When I bought my 1912 house nine years ago, I was charmed by some of the touches from the original builder and added by the many hands who had worked on it over the years. High ceilings, built-in shelving, crown mouldings, and lots of windows really made it welcoming, bright, and functional.
But with a 100+ year old house comes a few challenges, too. Over the years, changing materials, techniques, and technologies meant that parts of the house were approaching the end of their serviceable life or hadn’t been the right application in the first place. Not to mention well-intentioned but unskilled home owners had installed or renovated various aspects with varying degrees of success over the year, with or without permits.
This year, one component I knew was in need of replacement was the front entrance steps. Whoever had installed them had made the landing too small for code, and used the wrong materials for the treads, resulting in them cupping and wearing poorly. After last year’s tough winter they were really starting to show signs of disrepair with loose fasteners and I was worried about safety.
With my stairs in the back of my mind, I was excited to see my friend Autumn post about her final project at BCIT for her first year carpentry apprenticeship.
I had been following along with Autumn’s progress at school quite closely. She’s a dear friend of mine – our kids have been in school together since kindergarten – and when she tentatively told me she was considering entering a trade traditionally populated only by men after a lifetime of low-paying jobs that made balancing the family books tough at times, I was thrilled she had the gumption to seek what she wanted. Autumn is resilient, if anything, and it felt like a perfect fit for her.
So her post about stairs was serendipitous. I’m fortunate that my spouse works in engineering and has a thorough understanding of the Code and was able to navigate the building permit process necessary. But I needed a builder and hadn’t really been able to decide where to start. I cheekily commented on her post.
Autumn wasn’t entirely sure she was ready. The idea made her nervous, and she turned me down.
“It’s one thing to build a set of stairs when you had an instructor or a boss right there to guide you,” Autumn recalls. “It’s quite another to lead a project from start to finish with estimating, planning, materials, getting all the tools you need, and leading the project to completion. I wasn’t ready to take on that responsibility, and especially not for a friend. What would happen if I screwed it up?”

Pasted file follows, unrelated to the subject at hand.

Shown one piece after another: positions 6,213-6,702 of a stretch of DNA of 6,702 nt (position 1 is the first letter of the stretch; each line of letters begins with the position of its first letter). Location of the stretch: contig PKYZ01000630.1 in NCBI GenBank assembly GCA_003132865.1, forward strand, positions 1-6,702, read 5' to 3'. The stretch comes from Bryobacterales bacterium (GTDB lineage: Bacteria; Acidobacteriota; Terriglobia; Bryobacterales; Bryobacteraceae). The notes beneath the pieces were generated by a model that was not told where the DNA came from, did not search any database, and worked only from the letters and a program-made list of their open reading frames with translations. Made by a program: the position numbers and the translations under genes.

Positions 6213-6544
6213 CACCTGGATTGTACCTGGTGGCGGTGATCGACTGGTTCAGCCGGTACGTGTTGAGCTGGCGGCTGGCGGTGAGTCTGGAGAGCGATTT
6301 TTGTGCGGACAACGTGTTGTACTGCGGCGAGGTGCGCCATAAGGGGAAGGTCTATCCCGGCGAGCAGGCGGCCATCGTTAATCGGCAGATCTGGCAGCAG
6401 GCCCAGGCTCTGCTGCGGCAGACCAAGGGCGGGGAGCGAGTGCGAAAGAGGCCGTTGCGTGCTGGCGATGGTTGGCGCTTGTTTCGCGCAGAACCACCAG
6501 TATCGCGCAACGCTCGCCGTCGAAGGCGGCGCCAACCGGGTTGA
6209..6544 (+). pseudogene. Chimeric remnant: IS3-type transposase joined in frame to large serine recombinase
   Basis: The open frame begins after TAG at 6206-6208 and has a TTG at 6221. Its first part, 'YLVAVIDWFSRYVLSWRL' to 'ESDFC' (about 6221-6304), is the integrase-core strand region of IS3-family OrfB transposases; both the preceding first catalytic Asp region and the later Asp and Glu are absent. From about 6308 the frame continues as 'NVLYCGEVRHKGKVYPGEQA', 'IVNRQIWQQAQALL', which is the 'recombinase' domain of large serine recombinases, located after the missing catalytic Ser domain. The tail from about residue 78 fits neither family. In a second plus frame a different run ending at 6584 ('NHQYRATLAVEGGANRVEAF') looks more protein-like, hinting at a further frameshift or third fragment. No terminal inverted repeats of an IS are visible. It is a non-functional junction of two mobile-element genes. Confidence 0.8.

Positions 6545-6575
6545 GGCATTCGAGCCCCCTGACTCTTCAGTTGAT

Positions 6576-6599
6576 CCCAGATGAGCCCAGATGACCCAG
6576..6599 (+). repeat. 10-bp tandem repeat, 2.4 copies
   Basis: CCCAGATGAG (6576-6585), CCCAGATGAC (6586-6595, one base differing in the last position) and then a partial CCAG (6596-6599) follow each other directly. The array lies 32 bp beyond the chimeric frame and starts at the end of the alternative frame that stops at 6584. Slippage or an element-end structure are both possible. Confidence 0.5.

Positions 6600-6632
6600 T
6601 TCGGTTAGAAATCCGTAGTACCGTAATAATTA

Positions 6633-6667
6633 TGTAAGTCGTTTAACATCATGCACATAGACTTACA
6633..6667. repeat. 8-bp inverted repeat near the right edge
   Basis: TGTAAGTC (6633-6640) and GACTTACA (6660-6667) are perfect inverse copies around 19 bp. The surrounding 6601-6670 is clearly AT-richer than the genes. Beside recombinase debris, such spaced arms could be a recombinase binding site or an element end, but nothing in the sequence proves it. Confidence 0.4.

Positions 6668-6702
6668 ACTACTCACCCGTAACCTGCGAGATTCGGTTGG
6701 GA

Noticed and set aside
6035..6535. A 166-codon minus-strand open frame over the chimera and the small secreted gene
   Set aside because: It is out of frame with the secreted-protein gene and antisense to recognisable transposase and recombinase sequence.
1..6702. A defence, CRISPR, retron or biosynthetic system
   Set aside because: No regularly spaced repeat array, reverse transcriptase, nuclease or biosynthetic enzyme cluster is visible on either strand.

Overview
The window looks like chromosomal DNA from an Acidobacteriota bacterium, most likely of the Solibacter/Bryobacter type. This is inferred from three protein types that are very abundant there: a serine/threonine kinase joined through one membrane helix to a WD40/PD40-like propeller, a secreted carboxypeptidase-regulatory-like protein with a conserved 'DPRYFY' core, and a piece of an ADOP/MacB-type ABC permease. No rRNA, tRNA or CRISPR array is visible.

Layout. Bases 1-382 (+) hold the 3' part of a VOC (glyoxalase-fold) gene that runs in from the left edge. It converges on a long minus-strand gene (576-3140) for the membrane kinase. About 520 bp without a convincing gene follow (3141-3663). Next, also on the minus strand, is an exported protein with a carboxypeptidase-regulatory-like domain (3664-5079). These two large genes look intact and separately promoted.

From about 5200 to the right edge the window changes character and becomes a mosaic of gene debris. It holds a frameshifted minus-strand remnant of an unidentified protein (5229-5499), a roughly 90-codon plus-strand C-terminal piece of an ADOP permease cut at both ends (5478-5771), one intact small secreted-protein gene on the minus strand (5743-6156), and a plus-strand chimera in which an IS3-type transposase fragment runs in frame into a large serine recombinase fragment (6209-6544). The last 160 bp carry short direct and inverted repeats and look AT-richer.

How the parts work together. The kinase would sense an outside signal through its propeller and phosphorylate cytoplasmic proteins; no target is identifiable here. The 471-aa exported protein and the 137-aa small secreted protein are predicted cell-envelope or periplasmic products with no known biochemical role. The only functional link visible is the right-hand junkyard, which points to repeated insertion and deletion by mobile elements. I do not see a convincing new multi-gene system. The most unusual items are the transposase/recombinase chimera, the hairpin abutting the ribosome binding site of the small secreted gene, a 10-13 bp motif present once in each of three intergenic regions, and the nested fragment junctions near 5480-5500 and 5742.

Nevertheless, She Persisted
But Autumn couldn’t get the idea of building these stairs out of her mind. She continued with her apprenticeship and gained experience and confidence in her skills. She connected with organizations dedicated to supporting women in trades and felt empowered to sign up for a conference with even more learning opportunities. She spent time on Facebook groups designed to connect women in trades to one another.
It was on the BC Women in Trades page that she met Martha, who had posted that she was looking for work and was a carpentry apprentice. Autumn connected Martha to her employer, and it wasn’t long before they were working together.
One day months later, Autumn mentioned my steps to Martha. The more they talked about it, the more they felt that they could do the work if they worked together. Autumn texted me and asked if I was still looking to replace the stairs.
I was. And I was thrilled to hear from her.
Plan the Work, Work the Plan
There are a lot of things about this project that made it a win-win. Having the drawings and permits out of the way meant Autumn and Martha could concentrate on the carpentry. We talked about finishing and options for railings and had a few site meetings to discuss expectations and process.
As the weekend we had picked approached, Autumn and Martha texted materials lists to us and we went shopping to have the materials ready and waiting. We sourced extra tools and rented what we lacked. My spouse and I did some prep work, explored to find out what was behind the enclosed part under the stairs, and began demolition.
The big day arrived and it was in the middle of a heat wave. We set up a tent for shade and got to work. Here’s the thing about renovating houses from 1912: there’s a lot of years in there for things to have been done in non-traditional and non-conforming ways. They discovered the ledger board holding the stairs to the house was rotten which required a bit more work to remove the cladding on the house to replace it.
Martha and Autumn had to adapt their work as it progressed. They decided on a general plan and double checked their calculations. It took longer than they thought, but all along, Autumn and Martha approached their work with one thought in mind. “No matter what,” Autumn said, “I knew even if we made a mistake, we had the skills to fix it.”
In the end, it took two weekends to finish the job, and I’m still waiting on the aluminum handrails to be manufactured and installed from another contractor, but I am 100% satisfied with my new front stairs. They are exactly what I hoped for – sturdy, well built, and beautiful. The bonus is that two incredible women added their touch to my house’s history.